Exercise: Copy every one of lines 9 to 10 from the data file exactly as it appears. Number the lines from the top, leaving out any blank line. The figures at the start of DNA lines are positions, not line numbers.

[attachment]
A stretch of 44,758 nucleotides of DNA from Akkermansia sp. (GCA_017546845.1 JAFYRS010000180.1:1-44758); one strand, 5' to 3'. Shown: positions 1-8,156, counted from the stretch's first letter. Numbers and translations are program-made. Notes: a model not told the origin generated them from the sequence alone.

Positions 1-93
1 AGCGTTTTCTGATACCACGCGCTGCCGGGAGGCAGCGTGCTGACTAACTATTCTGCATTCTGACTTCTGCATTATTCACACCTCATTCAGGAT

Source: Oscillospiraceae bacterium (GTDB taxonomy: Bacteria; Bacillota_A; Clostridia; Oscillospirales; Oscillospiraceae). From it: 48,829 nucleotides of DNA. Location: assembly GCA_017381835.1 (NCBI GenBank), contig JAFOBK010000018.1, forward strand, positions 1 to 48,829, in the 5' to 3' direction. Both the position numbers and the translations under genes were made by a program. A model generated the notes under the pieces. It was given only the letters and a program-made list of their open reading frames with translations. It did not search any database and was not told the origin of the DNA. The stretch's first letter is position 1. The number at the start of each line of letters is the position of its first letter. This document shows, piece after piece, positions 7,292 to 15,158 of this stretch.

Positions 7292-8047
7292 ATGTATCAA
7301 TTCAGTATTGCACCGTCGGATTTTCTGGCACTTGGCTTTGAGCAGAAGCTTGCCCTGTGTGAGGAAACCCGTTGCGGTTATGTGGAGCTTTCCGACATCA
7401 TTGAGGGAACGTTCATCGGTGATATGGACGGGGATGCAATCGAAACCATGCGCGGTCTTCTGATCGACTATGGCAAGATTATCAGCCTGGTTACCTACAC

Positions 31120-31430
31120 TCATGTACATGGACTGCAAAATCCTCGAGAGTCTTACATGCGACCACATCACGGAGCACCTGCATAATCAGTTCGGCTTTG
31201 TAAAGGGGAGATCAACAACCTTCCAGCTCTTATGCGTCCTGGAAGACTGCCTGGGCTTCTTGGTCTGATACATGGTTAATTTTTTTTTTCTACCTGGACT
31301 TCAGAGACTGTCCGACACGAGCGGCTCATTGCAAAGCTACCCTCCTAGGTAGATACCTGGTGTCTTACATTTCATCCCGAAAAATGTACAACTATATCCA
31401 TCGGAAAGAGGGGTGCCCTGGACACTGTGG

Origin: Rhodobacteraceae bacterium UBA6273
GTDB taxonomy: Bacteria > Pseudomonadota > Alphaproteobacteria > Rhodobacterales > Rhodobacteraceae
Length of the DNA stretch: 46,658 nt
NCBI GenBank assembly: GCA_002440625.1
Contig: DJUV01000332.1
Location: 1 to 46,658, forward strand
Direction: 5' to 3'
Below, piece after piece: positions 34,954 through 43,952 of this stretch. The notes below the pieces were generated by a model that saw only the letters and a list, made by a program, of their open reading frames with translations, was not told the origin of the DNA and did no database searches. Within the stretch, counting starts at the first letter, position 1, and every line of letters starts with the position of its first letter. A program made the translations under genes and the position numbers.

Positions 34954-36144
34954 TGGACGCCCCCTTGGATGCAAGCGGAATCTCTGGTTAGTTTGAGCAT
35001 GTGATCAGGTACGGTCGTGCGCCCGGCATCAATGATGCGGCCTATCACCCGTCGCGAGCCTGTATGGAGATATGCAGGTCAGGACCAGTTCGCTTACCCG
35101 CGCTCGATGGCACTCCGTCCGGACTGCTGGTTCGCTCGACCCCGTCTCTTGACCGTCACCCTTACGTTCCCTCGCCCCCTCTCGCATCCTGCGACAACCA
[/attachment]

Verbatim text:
Positions 31120-31430
31120 TCATGTACATGGACTGCAAAATCCTCGAGAGTCTTACATGCGACCACATCACGGAGCACCTGCATAATCAGTTCGGCTTTG